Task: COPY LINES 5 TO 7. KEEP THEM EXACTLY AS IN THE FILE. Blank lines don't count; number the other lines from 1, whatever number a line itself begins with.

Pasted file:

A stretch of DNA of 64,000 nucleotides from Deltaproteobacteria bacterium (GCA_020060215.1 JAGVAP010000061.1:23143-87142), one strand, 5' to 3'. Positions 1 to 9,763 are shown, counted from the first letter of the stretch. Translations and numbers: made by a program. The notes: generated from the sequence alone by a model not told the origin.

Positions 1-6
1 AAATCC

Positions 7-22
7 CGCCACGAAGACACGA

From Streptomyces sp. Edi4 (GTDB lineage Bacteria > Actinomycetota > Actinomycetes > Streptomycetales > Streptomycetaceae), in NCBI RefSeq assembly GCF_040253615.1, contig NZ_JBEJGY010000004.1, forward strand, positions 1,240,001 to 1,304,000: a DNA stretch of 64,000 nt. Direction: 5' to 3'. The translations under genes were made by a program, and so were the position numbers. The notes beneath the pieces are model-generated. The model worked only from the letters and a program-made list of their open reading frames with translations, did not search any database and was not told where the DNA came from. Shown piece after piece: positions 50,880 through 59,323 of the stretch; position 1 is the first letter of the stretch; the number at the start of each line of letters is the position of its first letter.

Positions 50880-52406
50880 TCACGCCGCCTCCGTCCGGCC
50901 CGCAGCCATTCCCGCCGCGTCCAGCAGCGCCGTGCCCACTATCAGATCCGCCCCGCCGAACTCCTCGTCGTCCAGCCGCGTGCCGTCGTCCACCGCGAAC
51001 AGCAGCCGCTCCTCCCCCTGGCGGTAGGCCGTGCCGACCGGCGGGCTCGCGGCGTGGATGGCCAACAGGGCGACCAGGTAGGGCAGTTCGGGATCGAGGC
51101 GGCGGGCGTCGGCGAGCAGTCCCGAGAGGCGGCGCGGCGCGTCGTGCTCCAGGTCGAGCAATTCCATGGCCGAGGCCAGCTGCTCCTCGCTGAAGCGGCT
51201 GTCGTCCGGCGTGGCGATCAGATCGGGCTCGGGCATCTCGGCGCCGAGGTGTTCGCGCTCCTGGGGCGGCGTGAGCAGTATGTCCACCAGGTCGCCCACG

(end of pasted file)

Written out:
7 CGCCACGAAGACACGA

From Streptomyces sp. Edi4 (GTDB lineage Bacteria > Actinomycetota > Actinomycetes > Streptomycetales > Streptomycetaceae), in NCBI RefSeq assembly GCF_040253615.1, contig NZ_JBEJGY010000004.1, forward strand, positions 1,240,001 to 1,304,000: a DNA stretch of 64,000 nt. Direction: 5' to 3'. The translations under genes were made by a program, and so were the position numbers. The notes beneath the pieces are model-generated. The model worked only from the letters and a program-made list of their open reading frames with translations, did not search any database and was not told where the DNA came from. Shown piece after piece: positions 50,880 through 59,323 of the stretch; position 1 is the first letter of the stretch; the number at the start of each line of letters is the position of its first letter.

Positions 50880-52406